On May 15, 2012, Vaillancourt was temporarily suspended from the House floor after stating "Sieg Heil" in the direction of the Speaker, Bill O'Brien. The action came after Vaillancourt objected to limitations on debate over a voter ID bill, only to be ruled out of order by the Speaker.[25][26] An apology committee of three (Rep. Shawn Jasper, R-Hudson, Rep. David Hess, R-Hooksett, and Rep. David B. Campbell, D-Nashua) was formed in order to compel Vaillancourt to form an acceptable apology to the House; Vaillancourt offered two unaccepted apologies, one offering never to mention any German words on the floor, until his third apology was finally accepted by the House. Vaillancourt was the first member of the New Hampshire House to be ejected from the chamber in over two decades.

Sexist comments[edit]

In a 2014 blog post, Vaillancourt described New Hampshire Congresswoman Ann McLane Kuster as "ugly as sin", comparing her unfavorably to a drag queen.[27] In his blog, he went on to praise the looks of Republican challenger Marilinda Garcia, who described his views as "sexist" the next day.[28]

Committee assignments[edit]

2013
  • Criminal Justice and Public Safety
2011
  • Finance
  • Finance-Division I
  • Special Committee On Redistricting[29]

Personal life[edit]

Vaillancourt lived in Manchester, New Hampshire. In 1992 and 1993, he lived in post-communist Berlin to study German reunification. He frequently visited Canada to observe politics of Montreal.[citation needed] He was openly gay.[30][31]

Vaillancourt had an impeccable committee attendance record, so it was noticed that he did not appear at the legislature on March 22, 2017. He could not be reached by phone. Someone immediately investigated his Manchester home and discovered that he had died. The exact date and cause of death are unknown.[32][33]

References[edit]

  1. ^ "Project Vote Smart - The Voter's Self Defense System". Project Vote Smart. Retrieved 14 October 2014. 
  2. ^ "Election Results for the Board of Mayor and Aldermen, 1846-2013" (PDF). Manchester City Elections. Retrieved 30 March 2017. 
  3. ^ "1994 State Representative General Election Hillsborough 44 District". NH Elections Database. Retrieved 30 March 2017. 
  4. ^ "1996 State Representative General Election Hillsborough 44 District". NH Elections Database. Retrieved 30 March 2017. 
  5. ^ "1998 State Representative General Election Hillsborough 44 District". NH Elections Database. Retrieved 30 March 2017. 
  6. ^ "State Senate Districts 18-20". New Hampshire Secretary of State. Retrieved 30 March 2017. 
  7. ^ "State Representative, Hillsborough County". New Hampshire Secretary of State. Retrieved 30 March 2017. 
  8. ^ "State Representative, Hillsborough County". New Hampshire Secretary of State. Retrieved 30 March 2017. 
  9. ^ "State Representative, Hillsborough County". New Hampshire Secretary of State. Retrieved 30 March 2017. 
  10. ^ "State Representative, Hillsborough County". New Hampshire Secretary of State. Retrieved 30 March 2017. 
  11. ^ "State Representative, Hillsborough County". New Hampshire Secretary of State. Retrieved 30 March 2017.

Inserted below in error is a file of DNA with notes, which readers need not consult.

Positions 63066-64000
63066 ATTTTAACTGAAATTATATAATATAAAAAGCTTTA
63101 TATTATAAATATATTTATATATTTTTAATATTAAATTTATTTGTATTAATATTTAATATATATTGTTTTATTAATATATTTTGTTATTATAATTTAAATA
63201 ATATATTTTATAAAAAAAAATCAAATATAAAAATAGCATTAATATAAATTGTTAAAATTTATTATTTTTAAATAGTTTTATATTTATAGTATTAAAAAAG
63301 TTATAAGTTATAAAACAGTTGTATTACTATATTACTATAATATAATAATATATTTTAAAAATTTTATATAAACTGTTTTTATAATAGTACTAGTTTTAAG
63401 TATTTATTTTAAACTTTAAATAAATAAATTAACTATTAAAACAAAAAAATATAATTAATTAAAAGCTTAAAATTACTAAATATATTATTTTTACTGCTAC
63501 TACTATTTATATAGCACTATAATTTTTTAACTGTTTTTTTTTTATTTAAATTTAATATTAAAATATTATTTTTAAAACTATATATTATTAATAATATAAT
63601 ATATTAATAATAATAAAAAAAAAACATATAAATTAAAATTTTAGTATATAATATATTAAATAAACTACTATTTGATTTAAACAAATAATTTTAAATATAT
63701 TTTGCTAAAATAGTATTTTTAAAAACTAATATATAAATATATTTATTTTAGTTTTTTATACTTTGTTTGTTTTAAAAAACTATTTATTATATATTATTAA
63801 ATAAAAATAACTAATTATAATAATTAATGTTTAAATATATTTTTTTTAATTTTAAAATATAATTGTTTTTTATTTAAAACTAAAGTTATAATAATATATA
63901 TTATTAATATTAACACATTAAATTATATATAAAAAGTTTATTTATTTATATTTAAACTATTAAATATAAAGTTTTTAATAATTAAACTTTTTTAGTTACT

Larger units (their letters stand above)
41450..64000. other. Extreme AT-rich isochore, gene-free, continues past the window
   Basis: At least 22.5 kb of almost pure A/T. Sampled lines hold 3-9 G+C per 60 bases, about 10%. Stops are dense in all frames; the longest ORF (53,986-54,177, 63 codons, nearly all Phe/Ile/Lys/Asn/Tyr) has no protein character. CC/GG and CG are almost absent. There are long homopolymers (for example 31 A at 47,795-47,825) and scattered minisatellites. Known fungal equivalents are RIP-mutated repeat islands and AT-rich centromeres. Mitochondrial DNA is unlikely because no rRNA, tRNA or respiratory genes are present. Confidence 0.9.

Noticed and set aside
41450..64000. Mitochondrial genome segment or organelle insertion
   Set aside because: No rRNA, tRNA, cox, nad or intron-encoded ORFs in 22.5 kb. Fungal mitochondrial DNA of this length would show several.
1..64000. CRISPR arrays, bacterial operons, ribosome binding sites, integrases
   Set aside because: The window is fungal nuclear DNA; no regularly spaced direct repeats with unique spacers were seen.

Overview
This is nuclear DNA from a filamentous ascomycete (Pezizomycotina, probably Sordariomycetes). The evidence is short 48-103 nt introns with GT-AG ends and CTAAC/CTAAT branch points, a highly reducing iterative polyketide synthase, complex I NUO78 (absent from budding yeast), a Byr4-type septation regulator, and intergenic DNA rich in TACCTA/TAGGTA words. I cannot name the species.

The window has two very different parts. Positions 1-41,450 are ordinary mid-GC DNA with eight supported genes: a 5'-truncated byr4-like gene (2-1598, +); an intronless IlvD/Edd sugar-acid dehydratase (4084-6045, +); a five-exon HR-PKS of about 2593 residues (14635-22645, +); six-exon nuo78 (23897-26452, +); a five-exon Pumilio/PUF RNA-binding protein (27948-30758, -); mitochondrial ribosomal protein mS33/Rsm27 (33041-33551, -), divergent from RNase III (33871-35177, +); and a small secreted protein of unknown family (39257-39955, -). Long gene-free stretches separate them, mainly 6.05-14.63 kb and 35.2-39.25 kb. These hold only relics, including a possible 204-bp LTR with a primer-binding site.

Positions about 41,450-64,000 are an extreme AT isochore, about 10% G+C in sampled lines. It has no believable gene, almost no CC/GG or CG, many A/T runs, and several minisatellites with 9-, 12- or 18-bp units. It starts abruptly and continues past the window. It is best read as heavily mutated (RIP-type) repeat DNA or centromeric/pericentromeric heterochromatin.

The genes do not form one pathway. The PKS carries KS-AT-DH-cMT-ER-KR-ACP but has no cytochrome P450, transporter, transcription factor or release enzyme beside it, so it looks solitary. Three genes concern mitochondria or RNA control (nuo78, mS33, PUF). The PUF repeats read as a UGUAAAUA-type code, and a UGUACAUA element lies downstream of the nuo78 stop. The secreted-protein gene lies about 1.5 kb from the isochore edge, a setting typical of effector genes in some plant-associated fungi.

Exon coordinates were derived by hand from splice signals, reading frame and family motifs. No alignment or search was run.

12. ^ "State Representative, Hillsborough County". New Hampshire Secretary of State. Retrieved 30 March 2017. 
  13. ^ "State Representative, Hillsborough County". New Hampshire Secretary of State. Retrieved 30 March 2017. 
  14. ^ Uygur, Cenk (November 6, 2014). "This Is What Happens When Wolf Pac Attacks". 
  15. ^ Blackman, Jeremy (5 November 2014). "Tight races across state in fight for House". Concord Monitor. Retrieved 6 November 2014. 
  16. ^ "State Representative, Hillsborough County". New Hampshire Secretary of State. Retrieved 30 March 2017. 
  17. ^ "New Hampshire rejects Medicaid expansion". The Portland Press Herald / Maine Sunday Telegram. Retrieved 14 October 2014. 
  18. ^ "Death penalty repeal backers far outnumber foes at House panel hearing". UnionLeader.com. 16 January 2014. Retrieved 14 October 2014. 
  19. ^ "NH House gives initial OK to legalizing marijuana". Eagle Tribune. Archived from the original on 2014-01-20. 
  20. ^ "Marijuana Legalization Bill Has 'No Chance' in New Hampshire This Year". US News & World Report. Retrieved 14 October 2014. 
  21. ^ "Hundreds pack statehouse to fight repeal of same-sex marriage law". Nashua Telegraph. February 18, 2011. 
  22. ^ Norma Love (March 7, 2007). "N.H. Democrat resumes bid for top job". AP. 
  23. ^ "Buckley quits race for state Dem chair". New Hampshire Union Leader. Jan 5, 2007. 
  24. ^ John Disasto, John (Jan 19, 2007). "Ray Buckley faces new investigation". New Hampshire Union Leader. 
  25. ^ Tony Schinella (May 15, 2012). "Vaillancourt Apologizes [VIDEO]". Concord, NH Patch. 
  26. ^ Marc Fortier (May 15, 2012). "Rep. Ejected for Yelling 'Sieg Heil' at Speaker O'Brien". Concord, NH Patch. 
  27. ^ Newton-Small, Jay (October 13, 2014). "New Hampshire Republican Disfigures Senate Race with Sexist Blog". Time. 
  28. ^ Todd, Bridget (October 13, 2014). "Steve Vaillancourt: Rep. Ann McLane Kuster is ‘as ugly as sin’". MSNBC. 
  29. ^ "Steve Vaillancourt". Ballotpedia.org. Retrieved 14 October 2014. 
  30. ^ "Hundreds pack statehouse to fight repeal of same-sex marriage law". The Telegraph, February 18, 2011.
  31. ^ "Gay-marriage bill stalls in New Hampshire". Reuters, May 20, 2009.
  32. ^ "Manchester state Rep. Steve Vaillancourt dies". March 27, 2017. Retrieved March 27, 2017. 
  33. ^ Pindell, James (March 27, 2017). "Steve Vaillancourt, colorful N.H. politician, found dead". The Boston Globe. Retrieved March 27, 2017.